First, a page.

Built just over 300 years ago, a church hall in north London is, for the first time ever, to regularly open it’s doors to the public for tours.

The Newington Green Meeting House was built in 1708, as a home for Christian dissenters who were gathering in Newington Green, at the time a small village far outside London.

A critical mass of such people, including “dissident intellectuals, pedagogues with reforming ideas and Dissenters” and “the well-to-do edge of radical Protestantism” clustered around Newington Green.

Built for £300 in 1708 for the dissenters, and later enlarged, the building has long been a hotbed of revolutionary thinking in the 18th-century and holds the archives of Richard Price, Anna Laetitia Barbauld, Andrew Pritchard and most notably Mary Wollstonecraft – leading to it being described as the birthplace of feminism.

(c) Newington Green Meeting House

The hall is also one of England’s oldest Unitarian churches and is still in use. However, the hall had fallen onto Historic England’s list of buildings at risk, but it’s had a huge refurbishment work to repair damage and make it more suited to modern-day use as a community hall.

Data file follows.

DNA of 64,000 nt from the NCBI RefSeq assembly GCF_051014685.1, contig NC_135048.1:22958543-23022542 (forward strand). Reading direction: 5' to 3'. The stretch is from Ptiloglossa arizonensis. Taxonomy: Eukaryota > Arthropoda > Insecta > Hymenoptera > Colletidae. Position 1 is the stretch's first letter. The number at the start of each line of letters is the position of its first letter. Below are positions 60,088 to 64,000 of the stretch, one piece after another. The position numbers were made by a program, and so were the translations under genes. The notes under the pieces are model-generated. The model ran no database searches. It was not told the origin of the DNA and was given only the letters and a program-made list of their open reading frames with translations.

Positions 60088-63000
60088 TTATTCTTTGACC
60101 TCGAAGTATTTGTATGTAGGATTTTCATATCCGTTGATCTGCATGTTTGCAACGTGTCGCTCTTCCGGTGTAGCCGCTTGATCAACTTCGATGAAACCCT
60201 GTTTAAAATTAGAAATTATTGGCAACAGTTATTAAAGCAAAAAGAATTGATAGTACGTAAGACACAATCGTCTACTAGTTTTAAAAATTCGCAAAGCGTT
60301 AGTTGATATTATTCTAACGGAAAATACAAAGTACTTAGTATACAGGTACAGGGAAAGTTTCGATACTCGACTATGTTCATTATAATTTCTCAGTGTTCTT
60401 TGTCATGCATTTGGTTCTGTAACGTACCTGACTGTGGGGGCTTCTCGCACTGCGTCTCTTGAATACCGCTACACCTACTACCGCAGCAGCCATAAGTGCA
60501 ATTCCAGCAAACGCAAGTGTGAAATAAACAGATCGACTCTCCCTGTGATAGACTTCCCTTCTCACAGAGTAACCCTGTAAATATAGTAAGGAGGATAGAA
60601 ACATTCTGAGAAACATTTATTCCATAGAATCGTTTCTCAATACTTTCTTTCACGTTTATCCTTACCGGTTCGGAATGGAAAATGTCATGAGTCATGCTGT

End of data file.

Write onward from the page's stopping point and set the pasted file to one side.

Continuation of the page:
(c) Newington Green Meeting House

The hall will reopen on 12th January 2021, and will for the first time have tours for the general public.

There are two options — with or without a tour guide, although the tours without the guide are really aimed at previous congregants or people just wanting to see the building.

Most people are recommended to book the guided tour, so you can learn the history as well.

The tours last around 30 minutes, are free, and can be booked here for the guided tour, or here for the unguided tour.


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